May-Lan Tan’s short story collection, Things to Make and Break, often feels like a breath of fresh air. Tan’s imagery is vivid in an economical way; a description that sticks with me is ‘smoke bled from his mouth’. Tan convincingly writes in many voices throughout this collection: men, women, children and older people, all with different concerns. Some stories are stronger than others, which is usually the case with first collections.
The collection starts out with ‘Legendary’ and it sets the tone well for the remaining stories. We start to see the recurring themes of people falling together and then apart, characters making connections and breaking them. In ‘Legendry’, a woman becomes obsessed with her boyfriend’s ex-girlfriends, especially one in particular. The narrator of this story seems more connected to her boyfriend’s naked photos of his ex-lovers than she does to him, as she imagines herself making an appearance in the collection. One of these ex-girlfriends has a tanned body, which is described as being ‘pumped full of sun.’ I love Tan’s poetic writing style: images such as this lingered with me long after I finished the book.
Stand out stories for me include ‘101’, in which a woman sleeps with her new brother-in-law at her sister’s wedding. By the end of the story, the narrator can see the direct consequences of what might have happened if she had acted a certain way, leading her to say that ‘most people never know exactly what they’ve missed.’ ‘101’ is a wonderful short story, and I don’t want to give much away about it, but the setting up of the character knowing what they missed is heart-breaking and clever.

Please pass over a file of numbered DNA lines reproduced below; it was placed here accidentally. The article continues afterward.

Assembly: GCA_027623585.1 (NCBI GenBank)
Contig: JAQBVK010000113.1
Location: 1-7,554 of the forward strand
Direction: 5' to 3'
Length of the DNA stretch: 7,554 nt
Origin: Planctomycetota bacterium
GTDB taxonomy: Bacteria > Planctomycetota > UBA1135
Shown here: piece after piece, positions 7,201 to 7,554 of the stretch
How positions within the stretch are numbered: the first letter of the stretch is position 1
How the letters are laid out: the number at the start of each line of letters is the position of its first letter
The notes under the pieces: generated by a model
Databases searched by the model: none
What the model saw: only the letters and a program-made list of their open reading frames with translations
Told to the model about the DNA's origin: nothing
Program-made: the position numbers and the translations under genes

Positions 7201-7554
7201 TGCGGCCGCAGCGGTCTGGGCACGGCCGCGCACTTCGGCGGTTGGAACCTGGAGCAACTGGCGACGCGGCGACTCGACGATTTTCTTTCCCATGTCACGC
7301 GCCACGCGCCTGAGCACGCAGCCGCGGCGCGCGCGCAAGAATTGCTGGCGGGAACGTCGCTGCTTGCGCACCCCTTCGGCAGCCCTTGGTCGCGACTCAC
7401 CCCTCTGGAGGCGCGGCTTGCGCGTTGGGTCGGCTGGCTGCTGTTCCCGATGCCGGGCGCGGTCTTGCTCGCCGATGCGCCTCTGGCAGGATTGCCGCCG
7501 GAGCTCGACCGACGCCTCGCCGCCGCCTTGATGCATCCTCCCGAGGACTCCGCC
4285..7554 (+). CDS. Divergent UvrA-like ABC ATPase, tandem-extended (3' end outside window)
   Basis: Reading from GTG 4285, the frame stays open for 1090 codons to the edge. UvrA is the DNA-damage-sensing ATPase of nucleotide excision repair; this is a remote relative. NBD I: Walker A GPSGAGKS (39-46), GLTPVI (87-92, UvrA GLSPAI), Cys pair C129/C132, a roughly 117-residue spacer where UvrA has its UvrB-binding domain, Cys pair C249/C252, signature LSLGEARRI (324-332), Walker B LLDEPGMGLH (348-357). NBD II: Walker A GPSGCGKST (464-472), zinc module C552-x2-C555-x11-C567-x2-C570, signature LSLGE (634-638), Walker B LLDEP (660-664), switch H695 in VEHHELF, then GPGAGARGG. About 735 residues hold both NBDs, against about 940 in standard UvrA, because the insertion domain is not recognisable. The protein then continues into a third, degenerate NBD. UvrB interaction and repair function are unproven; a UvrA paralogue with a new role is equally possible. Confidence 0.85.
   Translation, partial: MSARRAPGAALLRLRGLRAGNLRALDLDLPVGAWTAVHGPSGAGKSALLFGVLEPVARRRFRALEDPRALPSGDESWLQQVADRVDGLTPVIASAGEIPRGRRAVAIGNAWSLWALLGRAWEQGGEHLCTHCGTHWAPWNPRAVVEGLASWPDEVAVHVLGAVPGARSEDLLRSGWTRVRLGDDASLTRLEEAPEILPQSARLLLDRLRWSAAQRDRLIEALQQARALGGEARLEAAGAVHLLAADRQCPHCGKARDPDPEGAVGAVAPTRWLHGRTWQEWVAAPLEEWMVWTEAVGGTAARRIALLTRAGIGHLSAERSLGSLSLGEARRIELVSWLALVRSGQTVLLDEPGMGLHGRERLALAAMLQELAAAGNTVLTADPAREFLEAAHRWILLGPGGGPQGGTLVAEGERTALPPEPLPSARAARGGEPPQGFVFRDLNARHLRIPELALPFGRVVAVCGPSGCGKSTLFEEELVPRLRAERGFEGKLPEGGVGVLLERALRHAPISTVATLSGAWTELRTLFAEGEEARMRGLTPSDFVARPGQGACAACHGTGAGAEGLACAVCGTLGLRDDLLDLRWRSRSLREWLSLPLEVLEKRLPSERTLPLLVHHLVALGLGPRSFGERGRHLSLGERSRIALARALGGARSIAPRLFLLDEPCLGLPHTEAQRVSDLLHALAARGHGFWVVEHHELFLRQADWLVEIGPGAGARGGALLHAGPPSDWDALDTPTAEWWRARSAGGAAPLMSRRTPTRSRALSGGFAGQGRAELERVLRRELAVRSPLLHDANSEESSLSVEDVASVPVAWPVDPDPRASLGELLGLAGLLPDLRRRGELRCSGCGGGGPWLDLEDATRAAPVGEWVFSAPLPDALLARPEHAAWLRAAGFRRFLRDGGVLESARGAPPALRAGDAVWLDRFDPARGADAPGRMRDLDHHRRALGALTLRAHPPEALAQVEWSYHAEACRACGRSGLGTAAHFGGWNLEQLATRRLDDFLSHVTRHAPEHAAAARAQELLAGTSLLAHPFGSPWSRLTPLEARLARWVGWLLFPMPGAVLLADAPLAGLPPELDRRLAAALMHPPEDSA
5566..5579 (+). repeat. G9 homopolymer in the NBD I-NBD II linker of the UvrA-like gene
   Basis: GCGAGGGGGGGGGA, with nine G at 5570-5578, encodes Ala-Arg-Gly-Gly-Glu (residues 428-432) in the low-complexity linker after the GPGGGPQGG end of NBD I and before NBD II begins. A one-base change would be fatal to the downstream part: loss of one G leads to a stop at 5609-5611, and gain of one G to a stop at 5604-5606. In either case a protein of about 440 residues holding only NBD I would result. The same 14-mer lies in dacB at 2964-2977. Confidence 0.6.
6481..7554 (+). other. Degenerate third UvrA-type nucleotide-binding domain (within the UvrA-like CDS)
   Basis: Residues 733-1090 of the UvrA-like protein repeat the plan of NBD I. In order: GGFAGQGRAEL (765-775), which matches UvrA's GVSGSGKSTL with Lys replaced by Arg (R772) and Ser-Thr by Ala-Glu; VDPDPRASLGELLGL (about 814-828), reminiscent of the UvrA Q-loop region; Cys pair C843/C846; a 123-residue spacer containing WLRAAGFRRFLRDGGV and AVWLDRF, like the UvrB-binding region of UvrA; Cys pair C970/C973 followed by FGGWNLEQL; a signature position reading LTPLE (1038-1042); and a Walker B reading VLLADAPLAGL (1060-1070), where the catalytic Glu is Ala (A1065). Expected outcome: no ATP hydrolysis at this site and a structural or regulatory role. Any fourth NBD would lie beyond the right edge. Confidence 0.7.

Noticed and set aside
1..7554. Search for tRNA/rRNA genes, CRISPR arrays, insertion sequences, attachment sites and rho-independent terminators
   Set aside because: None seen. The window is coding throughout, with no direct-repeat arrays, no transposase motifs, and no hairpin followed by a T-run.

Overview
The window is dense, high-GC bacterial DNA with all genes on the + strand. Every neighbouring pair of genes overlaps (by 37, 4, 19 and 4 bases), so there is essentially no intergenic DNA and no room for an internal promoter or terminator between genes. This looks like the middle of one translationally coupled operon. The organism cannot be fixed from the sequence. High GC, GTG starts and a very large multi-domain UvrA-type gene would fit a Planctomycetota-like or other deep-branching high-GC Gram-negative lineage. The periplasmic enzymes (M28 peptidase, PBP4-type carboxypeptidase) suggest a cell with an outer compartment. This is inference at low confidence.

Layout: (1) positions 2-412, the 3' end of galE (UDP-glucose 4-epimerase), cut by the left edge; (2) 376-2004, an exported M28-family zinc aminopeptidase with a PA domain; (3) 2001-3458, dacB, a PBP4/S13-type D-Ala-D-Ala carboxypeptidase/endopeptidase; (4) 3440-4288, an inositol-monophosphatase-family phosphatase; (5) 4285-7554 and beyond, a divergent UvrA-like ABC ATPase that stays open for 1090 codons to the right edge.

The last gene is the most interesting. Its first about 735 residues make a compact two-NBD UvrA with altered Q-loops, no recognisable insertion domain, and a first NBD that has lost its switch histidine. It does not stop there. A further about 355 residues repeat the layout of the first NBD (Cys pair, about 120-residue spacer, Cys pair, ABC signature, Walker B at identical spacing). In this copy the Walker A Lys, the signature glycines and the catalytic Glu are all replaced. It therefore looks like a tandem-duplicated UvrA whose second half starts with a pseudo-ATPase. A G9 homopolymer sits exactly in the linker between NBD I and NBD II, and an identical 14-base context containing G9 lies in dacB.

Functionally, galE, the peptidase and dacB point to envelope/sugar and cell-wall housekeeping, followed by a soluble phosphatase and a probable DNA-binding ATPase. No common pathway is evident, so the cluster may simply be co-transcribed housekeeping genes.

Another favourite is ‘Laurens’, which was horrifying but brilliant. It is told from the perspective of two separate children who have bad parents. The first part of the story is from the perspective of an abused girl who snaps. Her retaliation, and what goes through her mind, is captured brilliantly; it is one of the best pieces of writing I’ve read in a while. The second child is involved in a car crash and his father is the drunk-driver. I felt that Tan really got into the minds of these children, even if at some points they sounded a little older than they perhaps were. On the whole, though, ‘Laurens’ is horrific in a wonderful way; a lot of sensitivity and intelligence is required to write something like this.
‘Candy Glass’ too was very interesting, bringing up ideas of conformity and gender roles; also it questions the validity of what we see on a film screen. Written as a film script, which I was unsure about at first, it strikes a different tone from the other stories. But Tan’s voice remains strong and I was very moved by Alexa and DC’s story: they were able to understand each other, but only for a moment.
My favourite story was the last one in the collection. ‘Would Like To Meet’ is set up in such a way that made me believe that by answering an advert for a couple looking for ‘something real’ the narrator was going to get herself into some kinky hijinks, reminiscent of other stories in the collection. The something real turns out to be something a lot realer. Some of Tan’s best stories involve her subverting the initial responses of the reader, and this one was wonderful.
All in all, I adored many stories in this collection. The quality was a little mixed, but perhaps that’s unfair of me because when I liked a story I really liked it. I feel like I have reviewed my favourite stories rather cryptically here but I think that they demand it. I am eagerly anticipating reading whatever May-Lan Tan writes next and I heartily recommend that you pick up a copy of Things to Make and Break, too.